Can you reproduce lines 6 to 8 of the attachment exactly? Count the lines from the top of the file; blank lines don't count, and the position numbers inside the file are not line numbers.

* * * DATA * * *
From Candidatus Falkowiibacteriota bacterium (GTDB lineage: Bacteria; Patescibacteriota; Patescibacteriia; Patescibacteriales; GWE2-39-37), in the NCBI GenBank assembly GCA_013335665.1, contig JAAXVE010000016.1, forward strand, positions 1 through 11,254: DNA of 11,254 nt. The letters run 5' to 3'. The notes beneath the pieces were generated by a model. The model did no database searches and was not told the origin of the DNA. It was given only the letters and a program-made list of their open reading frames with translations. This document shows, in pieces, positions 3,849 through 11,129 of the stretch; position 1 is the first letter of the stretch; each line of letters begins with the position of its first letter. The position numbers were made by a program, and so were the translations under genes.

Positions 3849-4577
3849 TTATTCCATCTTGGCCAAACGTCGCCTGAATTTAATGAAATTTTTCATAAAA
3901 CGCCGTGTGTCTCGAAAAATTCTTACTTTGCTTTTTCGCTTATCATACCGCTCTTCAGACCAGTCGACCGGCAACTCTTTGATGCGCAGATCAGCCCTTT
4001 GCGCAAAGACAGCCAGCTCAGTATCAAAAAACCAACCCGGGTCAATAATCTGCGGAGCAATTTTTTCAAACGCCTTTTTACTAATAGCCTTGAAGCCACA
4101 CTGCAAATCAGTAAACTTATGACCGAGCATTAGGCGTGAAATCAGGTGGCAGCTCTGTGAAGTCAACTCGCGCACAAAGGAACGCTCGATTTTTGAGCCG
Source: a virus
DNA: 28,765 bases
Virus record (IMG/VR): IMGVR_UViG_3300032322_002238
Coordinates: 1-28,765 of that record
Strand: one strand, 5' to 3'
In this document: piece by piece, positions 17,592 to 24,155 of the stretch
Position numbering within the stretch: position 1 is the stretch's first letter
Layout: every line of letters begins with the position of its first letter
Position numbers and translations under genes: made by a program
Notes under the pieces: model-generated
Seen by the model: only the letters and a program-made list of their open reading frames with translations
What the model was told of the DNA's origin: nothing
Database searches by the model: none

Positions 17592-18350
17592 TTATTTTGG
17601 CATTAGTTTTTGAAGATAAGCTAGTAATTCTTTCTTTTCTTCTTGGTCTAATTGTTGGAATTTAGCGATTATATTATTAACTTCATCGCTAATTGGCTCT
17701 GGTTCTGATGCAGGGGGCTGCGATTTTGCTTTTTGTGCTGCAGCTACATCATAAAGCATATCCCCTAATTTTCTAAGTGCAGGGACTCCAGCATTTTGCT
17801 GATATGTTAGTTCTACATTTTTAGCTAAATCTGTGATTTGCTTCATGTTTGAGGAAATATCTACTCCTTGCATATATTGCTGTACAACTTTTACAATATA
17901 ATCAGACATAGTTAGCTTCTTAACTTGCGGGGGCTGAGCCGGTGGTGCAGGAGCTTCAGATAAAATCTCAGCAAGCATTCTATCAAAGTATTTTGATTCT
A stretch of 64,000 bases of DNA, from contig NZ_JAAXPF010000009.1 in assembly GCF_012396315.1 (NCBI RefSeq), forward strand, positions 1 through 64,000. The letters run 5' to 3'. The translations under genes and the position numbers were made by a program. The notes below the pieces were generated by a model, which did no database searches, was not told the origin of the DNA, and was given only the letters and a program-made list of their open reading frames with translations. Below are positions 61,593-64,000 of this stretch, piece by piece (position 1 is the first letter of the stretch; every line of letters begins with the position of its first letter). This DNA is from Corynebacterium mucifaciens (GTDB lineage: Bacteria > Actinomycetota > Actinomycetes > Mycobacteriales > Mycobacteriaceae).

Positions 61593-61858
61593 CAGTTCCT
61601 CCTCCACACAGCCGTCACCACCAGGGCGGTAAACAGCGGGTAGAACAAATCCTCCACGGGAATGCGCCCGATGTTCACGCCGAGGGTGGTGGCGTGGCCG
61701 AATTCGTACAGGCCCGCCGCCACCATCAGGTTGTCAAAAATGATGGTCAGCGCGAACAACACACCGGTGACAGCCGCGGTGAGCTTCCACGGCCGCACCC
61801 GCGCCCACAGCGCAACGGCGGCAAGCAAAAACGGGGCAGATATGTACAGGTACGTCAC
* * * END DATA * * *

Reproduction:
4101 CTGCAAATCAGTAAACTTATGACCGAGCATTAGGCGTGAAATCAGGTGGCAGCTCTGTGAAGTCAACTCGCGCACAAAGGAACGCTCGATTTTTGAGCCG
Source: a virus
DNA: 28,765 bases